A SENIOR lawmaker says it may be impossible for the National Assembly to dock pay from opposition Parliamentarian Mu Sochua, a move that has been suggested as a possible way around her refusal to pay court-ordered compensation to Prime Minister Hun Sen.
Cheam Yeap, a parliamentarian with the ruling Cambodian People’s Party, said yesterday that the National Assembly cannot abide by any court request to seize Mu Sochua’s salary if she does not consent to it.
“Mrs Mu Sochua has confirmed again and again that she will not pay. She agrees to go to jail,” said Cheam Yeap, who is also chief of the National Assembly’s Finance and Banking Commission. “In this situation, if we cut her salary without her agreement, it is impossible.”
Mu Sochua was facing arrest over her refusal to pay 16.5 million riels (US$3,895) in court fines and compensation levied against her after she was convicted last year of defaming Prime Minister Hun Sen. But in a letter dated Thursday – the court’s original deadline for Mu Sochua to pay her fine – Phnom Penh Municipal Court Judge Chea Sok Heang instructed prosecutor Sok Roeun to enforce the law by asking the National Assembly to seize Mu Sochua’s salary to cover the 8 million riels ($1,888) ordered as compensation for Hun Sen. The order came after a lawyer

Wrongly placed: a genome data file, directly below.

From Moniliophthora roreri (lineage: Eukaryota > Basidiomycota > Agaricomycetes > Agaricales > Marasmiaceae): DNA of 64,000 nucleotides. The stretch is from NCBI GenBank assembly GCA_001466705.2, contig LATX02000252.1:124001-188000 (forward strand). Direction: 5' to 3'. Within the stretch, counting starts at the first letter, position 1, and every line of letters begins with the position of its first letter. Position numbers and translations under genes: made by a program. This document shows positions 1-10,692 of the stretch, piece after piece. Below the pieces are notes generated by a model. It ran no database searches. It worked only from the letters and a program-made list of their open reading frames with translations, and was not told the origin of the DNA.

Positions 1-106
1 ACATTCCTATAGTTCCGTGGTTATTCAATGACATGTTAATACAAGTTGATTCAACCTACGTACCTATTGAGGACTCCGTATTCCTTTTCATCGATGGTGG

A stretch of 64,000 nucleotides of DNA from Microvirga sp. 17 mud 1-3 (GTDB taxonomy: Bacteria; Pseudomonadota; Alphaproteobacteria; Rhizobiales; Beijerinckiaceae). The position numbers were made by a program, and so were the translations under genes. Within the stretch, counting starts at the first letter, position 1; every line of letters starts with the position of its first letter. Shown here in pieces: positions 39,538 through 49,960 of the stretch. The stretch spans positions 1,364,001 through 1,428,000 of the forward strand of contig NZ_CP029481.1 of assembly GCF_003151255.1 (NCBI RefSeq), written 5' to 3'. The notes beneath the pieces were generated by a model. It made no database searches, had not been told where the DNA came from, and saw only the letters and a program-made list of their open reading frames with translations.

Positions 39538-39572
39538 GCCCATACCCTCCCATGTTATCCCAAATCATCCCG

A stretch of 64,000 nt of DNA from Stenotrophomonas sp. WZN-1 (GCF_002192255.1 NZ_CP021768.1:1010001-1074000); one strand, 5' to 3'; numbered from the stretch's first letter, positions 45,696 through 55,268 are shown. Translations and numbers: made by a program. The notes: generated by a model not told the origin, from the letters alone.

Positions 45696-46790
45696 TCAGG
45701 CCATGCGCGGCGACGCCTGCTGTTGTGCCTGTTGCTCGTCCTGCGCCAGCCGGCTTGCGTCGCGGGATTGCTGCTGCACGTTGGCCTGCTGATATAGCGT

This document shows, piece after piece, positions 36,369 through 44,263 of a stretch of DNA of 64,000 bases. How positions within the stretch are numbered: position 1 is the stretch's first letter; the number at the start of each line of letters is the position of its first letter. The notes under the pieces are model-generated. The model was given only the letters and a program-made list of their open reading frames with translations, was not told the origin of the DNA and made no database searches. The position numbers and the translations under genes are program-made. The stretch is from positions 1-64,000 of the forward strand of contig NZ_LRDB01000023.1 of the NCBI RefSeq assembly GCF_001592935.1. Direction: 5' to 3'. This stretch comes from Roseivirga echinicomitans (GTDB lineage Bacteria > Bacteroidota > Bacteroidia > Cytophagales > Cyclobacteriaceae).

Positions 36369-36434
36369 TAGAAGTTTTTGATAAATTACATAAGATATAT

representing Hun Sen asked the court to demand that her salary be docked, the letter said.
In a separate letter addressed to Mu Sochua, dated Friday, Sok Roeun said the court had postponed its plans to have the lawmaker “detained by force”, and that the premier’s compensation for “mental damage” must be paid first.
“Therefore, [we] decided to temporarily postpone detainment by force, allowing the court to enforce by demanding mental damage compensation first,” Sok Roeun said in the letter.
Cheam Yeap said the National Assembly had yet to receive an official request from the court.
But he suggested Mu Sochua could sue the National Assembly if her salary were cut against her will.
Yesterday, Mu Sochua said she would refuse any attempt by the court to seize a portion of her salary.
“If my salary is taken without my agreement, it is a violation of my rights,” she said. “I do not agree to have my salary cut.”
Municipal Court officials could not be reached for comment yesterday.
Meanwhile, a senior United States diplomat appeared to wade into the dispute, urging Cambodian authorities to respect “freedom of expression”.
“It’s very important to weigh carefully issues like defamation suits, because oftentimes the kind of criticisms and debate that go on is best conducted in the political arena rather than through the judicial system,” US Undersecretary of State for Political Affairs William Burns said at a press conference.
‘Returning the soul’
The diplomat was in Cambodia for a brief visit this weekend that included the repatriation of artefacts that had been smuggled out of the country.
“Returning these items is like returning the soul of Khmer ancestors to their bodies after dozens of years of separation and so, reviving the bodies,” said Minister of Culture and Fine Arts Him Chhem.
The seven pieces had been seized by US customs officials in two operations, including one that involved a suspect selling artefacts on the auction website Ebay.
ADDITIONAL REPORTING BY CHEANG SOKHA